Thursday, July 7, 2011



How do I approach what I do?

Another evening where I am tired, the demands of my professional and family life, tugging at my time to play.  Do I leap in and play a favorite piece with the hope that the energy from the music brings me into the present moment?  Certainly there have been evenings when I have done this.  Yet I aim for an efficient guitar practice, and an efficient use of myself.  Tonight, I was sitting on my stool, breathing and calming down.

After a few minutes I was ready to get my guitar.  Instead I decided to play with AT inhibition.  My next decision was to raise my left hand as if I was to play.  Directing myself to find my length and width, I inhibited this action, and instead spoke the phrase "I am free."  Deciding again to bring my left hand to the guitar, I again used the AT directions, and this time I did allow this motion to proceed.  My next decision was to get my guitar and after directing, I choose to fling my right hand about instead.  Deciding to bring both hands to my imaginary guitar, I directed, and then did nothing.  Next time after directing, I did bring up both hands.  Taking in the room about me, the space above me, and my feet supported by the floor, I decided I was ready to play.

And I was ready.  Having released much of the tension of my day; my mind and body were working together.  Maintaining a sense of myself I rose, opened my case, and tuned. Forty-five minutes of spirited practice ensued.  I played the beginning of Here We Are a few times, each time coming back to myself and directing.  Those opening notes sounding so sweet and present.  As I played through the piece, my mind was hearing the music as I played.  Sensing the freedom of my use, I occasionally generated thought of freedom of use as I played.  I continued in the manner the tremolo piece.  Then while directing prior to playing Gathered Hearts I turned towards the mirror and began to play.  So much easier to do this here tonight.  Was it because I was home? Alone? Or was I just playing in the moment without concerns.  During Gathered, I noticed my breath moving freely and deeply, supporting myself and the music.  I could see in the mirror that I looked more relaxed than I had at the beginning of this session.  I moved onto some single string work with my pic.  Noticing my attention was waning I took a break to write this.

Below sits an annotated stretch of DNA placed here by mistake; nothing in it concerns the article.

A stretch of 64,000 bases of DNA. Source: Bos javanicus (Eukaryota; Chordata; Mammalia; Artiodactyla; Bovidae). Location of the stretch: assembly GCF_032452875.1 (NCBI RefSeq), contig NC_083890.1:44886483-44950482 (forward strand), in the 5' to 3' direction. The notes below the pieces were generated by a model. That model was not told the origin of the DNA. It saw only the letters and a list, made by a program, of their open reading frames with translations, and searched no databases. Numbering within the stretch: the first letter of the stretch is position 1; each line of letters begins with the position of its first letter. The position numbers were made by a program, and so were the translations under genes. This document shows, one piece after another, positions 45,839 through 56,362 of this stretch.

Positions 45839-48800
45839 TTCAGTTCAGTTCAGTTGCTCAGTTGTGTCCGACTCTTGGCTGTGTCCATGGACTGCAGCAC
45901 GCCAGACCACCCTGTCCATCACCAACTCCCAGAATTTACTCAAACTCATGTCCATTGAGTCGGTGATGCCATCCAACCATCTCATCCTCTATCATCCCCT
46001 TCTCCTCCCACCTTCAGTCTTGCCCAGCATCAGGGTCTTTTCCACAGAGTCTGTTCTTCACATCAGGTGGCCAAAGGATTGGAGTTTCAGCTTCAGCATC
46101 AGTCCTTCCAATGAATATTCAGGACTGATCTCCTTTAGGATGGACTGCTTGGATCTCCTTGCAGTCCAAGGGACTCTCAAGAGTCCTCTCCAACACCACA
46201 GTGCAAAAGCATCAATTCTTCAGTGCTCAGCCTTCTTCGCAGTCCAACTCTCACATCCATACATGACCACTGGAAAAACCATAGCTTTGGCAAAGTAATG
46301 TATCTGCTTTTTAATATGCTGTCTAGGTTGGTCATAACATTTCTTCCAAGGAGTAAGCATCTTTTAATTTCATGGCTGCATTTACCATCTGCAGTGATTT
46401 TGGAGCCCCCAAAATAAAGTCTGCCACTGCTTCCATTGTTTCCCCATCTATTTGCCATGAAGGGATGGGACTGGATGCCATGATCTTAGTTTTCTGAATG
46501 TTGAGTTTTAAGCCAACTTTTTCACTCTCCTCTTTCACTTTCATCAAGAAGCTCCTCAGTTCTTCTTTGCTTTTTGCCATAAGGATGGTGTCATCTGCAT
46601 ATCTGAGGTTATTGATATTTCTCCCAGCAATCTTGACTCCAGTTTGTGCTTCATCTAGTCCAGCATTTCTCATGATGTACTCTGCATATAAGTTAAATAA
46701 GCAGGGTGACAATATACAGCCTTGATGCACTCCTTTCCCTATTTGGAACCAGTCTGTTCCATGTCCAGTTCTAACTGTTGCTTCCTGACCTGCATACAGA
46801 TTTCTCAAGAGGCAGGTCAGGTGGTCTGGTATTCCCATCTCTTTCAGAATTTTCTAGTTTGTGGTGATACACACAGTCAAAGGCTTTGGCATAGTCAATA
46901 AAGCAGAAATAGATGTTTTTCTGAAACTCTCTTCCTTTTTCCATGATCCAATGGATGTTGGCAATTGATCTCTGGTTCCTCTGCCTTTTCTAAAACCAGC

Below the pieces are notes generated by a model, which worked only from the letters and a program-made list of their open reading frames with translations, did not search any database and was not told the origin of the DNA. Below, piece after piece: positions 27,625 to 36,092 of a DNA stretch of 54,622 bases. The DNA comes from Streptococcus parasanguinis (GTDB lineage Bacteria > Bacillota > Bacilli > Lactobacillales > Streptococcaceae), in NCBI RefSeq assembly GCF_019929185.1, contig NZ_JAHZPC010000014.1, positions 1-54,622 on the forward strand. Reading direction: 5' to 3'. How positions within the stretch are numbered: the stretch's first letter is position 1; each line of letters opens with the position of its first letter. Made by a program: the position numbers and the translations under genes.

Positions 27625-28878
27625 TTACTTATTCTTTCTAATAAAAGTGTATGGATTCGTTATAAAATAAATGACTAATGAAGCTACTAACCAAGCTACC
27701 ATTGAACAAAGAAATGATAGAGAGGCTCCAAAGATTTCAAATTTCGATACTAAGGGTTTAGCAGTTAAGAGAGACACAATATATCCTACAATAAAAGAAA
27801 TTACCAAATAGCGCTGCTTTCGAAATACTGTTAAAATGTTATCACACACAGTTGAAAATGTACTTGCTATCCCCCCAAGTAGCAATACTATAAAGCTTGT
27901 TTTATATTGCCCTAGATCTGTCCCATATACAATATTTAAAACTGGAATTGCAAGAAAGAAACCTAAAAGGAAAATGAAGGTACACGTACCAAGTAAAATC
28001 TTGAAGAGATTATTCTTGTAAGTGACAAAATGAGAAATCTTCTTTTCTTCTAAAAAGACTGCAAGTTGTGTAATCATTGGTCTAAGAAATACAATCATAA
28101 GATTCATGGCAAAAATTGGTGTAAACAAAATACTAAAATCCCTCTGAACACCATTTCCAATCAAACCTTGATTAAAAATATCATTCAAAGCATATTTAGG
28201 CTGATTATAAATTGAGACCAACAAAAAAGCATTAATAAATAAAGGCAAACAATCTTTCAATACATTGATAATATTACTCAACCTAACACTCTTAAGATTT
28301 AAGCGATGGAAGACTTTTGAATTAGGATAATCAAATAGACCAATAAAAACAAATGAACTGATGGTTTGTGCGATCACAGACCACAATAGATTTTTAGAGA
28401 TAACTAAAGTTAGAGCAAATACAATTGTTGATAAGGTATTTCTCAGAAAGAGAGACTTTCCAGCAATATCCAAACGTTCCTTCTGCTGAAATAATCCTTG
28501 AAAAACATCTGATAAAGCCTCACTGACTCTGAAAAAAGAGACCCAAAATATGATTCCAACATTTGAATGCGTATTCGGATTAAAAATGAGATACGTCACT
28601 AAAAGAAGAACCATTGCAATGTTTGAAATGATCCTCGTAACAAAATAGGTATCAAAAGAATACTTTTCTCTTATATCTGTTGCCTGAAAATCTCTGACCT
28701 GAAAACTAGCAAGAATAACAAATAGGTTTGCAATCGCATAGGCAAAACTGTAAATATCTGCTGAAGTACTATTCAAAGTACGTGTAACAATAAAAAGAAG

As I think of returning to the guitar, I read my initial question of How do I approach what I do?  Laughing as my use of myself has been less than optimal as I type this.  At least I noticed.

Excited, I returned to my practice space.  Too excited perhaps.  I found myself rushing to check out an idea using a wah-wah pedal.  My old electroharmonix needed a battery, reaching for the screwdriver I realized I had no sense of myself.  I could pause I thought, yet I plunged on.  The pedal did not work so I abandoned this and moved onto transcription.  Again I thought of pausing and directing, but I wanted to get on with listening.  Something about headphones, a score, and the guitar leads me to end-gaining.  Progress was made on the transcription, and towards the end I did pause, direct, and look for how I can approach this process with a better sense of myself.  But tonight in this second half of my practice, habit drove me forward.  As I completed my practice, I smiled.  And so it goes.


  1. Patrick, this is such a wonderful description of what Frank Pierce Jones (AT teacher, and scientific researcher of the Alexander Technique) called "thinking in activity". You are using the Technique on a very deep but practical level. I love how you are able to energize yourself just by practicing inhibition (which always brings us into the present moment). Thanks for sharing this.

  2. Your welcome Bill and thank you. For those who would like to know more about Frank Pierce Jone's work his book Body Awareness in Action is available here: